One More Thing:
Bob’s innovation might well have social benefits we haven’t accounted for, primarily the inspiration it gives to other innovators who might face different numbers and whose innovations might be socially valuable. Those benefits aren’t accounted for here. Therefore, in IT, there might either be too much innovation or too little — but it would require an extraordinary coincidence for there to be just the right amount.'
Why is this fucked?
Well, Landsburg tells us that consumers currently receive 20000 dollars of benefit for Alice's product.  100,ooo of that is 'consumer surplus', 95,000 is Alice's producer surplus (profit) and 5000 is factor income for the guys running the Server. 
Bob's idea for a program is better. If he develops it and everyone switches to Bob's product, then the new Total Social Benefit is 201,ooo. But, it will cost Bob 80,000 to develop his system. Landsburg thinks he shouldn't- it would be a waste of resources from the Social point of view because the rate of return is too low. That's an empirical matter.
Suppose Bob is a good businessman. As such, he will know that Alice can reduce her price to 50 dollars without incurring a loss. So the maximum he can charge is 60. There are only 100 customers. He gets 6000 revenue. If he too has to hire a server at the same price as Alice, then his profit is 10oo per year. It will take him 80 years to recover his investment. So he doesn't invest. The Market guided him correctly. No extraordinary coincidence was required for investment in innovation to be 'just the right amount'. On the contrary, it is absolutely routine and of the essence of a non-failing Market to ensure that this is what happens at the aggregate level.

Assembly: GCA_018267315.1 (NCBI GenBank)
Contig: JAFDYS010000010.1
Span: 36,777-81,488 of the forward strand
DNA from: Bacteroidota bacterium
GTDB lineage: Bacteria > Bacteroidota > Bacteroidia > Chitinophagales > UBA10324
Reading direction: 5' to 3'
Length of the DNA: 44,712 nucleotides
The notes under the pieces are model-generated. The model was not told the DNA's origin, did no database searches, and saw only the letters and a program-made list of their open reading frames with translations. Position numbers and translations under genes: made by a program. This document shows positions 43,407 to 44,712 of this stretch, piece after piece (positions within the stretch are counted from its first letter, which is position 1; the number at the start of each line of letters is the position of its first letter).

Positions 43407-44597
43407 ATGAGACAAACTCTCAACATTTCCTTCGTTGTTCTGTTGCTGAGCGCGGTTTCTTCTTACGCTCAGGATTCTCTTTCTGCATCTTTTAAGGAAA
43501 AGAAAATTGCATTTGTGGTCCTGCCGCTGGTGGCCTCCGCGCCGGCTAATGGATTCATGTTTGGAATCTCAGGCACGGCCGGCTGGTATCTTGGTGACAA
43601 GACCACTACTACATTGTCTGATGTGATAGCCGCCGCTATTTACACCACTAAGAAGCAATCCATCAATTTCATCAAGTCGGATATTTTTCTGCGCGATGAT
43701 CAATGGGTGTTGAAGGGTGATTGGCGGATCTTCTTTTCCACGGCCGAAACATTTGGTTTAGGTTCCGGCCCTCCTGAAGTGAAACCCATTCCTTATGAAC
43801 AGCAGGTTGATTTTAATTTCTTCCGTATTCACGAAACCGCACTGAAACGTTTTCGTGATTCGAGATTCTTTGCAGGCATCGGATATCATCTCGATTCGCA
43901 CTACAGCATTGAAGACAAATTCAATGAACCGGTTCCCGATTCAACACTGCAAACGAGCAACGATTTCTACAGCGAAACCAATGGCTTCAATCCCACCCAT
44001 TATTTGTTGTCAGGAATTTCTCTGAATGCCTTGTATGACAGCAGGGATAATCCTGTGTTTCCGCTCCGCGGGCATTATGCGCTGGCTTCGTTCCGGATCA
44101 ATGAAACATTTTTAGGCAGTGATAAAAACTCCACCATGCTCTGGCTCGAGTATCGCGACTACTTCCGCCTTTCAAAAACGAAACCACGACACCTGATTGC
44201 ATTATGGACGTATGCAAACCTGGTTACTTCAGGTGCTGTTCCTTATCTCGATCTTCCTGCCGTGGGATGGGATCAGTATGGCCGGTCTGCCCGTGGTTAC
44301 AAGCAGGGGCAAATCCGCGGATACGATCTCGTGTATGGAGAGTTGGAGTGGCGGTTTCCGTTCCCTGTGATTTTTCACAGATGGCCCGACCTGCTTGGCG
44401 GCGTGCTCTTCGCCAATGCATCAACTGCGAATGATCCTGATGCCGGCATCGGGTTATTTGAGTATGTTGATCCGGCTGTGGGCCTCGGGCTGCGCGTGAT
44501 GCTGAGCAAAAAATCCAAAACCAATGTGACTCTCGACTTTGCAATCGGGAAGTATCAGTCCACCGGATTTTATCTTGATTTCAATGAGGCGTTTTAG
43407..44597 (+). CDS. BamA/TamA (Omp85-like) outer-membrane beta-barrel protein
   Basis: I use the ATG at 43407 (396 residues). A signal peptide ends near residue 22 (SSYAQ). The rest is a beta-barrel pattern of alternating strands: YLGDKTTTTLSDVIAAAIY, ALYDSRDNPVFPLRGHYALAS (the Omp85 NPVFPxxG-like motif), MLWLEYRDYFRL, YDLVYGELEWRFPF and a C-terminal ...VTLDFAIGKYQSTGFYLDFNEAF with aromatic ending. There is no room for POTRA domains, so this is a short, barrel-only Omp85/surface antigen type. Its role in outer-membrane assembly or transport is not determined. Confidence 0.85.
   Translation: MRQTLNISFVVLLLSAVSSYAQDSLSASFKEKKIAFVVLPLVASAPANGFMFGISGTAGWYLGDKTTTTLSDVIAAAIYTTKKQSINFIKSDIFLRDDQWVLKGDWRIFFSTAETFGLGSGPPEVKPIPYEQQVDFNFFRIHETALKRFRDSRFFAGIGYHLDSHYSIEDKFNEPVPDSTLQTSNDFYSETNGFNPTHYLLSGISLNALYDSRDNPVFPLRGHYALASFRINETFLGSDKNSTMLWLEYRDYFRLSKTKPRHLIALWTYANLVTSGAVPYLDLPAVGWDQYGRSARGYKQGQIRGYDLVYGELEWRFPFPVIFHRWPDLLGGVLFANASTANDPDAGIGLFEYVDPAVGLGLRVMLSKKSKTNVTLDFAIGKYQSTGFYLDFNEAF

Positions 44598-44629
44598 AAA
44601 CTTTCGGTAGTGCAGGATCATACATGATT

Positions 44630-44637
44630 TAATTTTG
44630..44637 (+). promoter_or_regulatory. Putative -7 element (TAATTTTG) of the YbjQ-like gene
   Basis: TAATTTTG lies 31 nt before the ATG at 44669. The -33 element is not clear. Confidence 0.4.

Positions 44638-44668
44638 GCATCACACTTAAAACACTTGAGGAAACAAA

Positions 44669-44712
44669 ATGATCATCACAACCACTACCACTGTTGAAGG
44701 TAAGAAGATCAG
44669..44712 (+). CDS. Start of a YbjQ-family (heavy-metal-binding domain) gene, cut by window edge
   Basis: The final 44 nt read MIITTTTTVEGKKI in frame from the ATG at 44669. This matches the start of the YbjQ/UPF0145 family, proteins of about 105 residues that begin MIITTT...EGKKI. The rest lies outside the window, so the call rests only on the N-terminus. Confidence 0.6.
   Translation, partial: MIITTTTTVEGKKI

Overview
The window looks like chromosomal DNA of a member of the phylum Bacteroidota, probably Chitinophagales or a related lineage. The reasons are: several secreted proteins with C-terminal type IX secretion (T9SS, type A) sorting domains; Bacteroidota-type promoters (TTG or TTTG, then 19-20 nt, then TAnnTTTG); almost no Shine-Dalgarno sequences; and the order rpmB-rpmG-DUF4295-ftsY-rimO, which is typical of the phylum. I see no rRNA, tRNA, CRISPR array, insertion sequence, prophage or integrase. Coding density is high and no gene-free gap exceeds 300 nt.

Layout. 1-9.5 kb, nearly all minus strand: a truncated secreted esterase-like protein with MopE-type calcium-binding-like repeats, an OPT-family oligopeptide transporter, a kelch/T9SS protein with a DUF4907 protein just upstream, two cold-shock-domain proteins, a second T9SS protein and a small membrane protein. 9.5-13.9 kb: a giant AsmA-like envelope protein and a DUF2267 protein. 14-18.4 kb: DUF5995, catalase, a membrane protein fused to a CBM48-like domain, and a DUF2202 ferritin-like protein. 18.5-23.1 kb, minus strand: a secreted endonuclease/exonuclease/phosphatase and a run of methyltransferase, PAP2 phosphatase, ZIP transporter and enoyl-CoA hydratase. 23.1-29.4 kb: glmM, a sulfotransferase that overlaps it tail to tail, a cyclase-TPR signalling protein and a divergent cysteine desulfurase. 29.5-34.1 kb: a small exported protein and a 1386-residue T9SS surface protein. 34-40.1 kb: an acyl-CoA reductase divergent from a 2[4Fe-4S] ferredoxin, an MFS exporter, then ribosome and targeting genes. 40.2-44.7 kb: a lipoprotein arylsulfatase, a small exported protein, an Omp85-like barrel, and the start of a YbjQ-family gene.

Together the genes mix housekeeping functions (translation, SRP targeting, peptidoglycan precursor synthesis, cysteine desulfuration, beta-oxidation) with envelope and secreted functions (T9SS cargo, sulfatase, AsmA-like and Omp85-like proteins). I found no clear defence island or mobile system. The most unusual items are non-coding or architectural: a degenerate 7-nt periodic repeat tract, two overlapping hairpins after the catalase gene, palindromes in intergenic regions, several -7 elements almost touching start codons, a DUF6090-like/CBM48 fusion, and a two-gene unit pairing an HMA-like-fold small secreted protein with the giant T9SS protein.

Suppose Bob is a megalomaniac, not a businessman. Then he just goes ahead regardless. Social Benefit is still has a lower bound of 201,ooo. However, 'consumer surplus' has increased by 195,000 while 'profits'- i.e. producer surplus- has decreased by the same amount. That may be a good thing allocatively or it may be a bad thing dynamically. However, what it isn't is a case of market failure by reason of Externality. It's just a story about a guy who chose to spend 80,000 to gratify his ego. He could just as easily have bought a sports car or paid for a penis enlargement. Positive Economics has nothing to say about this.  We don't know in advance if it is a good or bad thing  that Alice's erstwhile profits have now turned into Consumer Surplus. Maybe Alice was a poor widow and the purchasers of her product were Evil Corporations. Maybe the reverse is true. Still, all the relevant information was available to the Market and so no Externality arose. Okay, there was Market failure because Bob acted irrationally and also you had a Monopoly, but those are  separate kettles of fish.
There is one instance where Bob makes a sound decision by investing his 80,ooo. Suppose our economic future is bleak. A hundred years from now the only product that still commands a market is Bob's product. In that case, what we have here is 'rent contestation'. But, once again, that's a different kettle of fish for Econ theory- it has nothing to do with with the Theory of Externalities, under which rubric  Social Costs and Benefits are subsumed.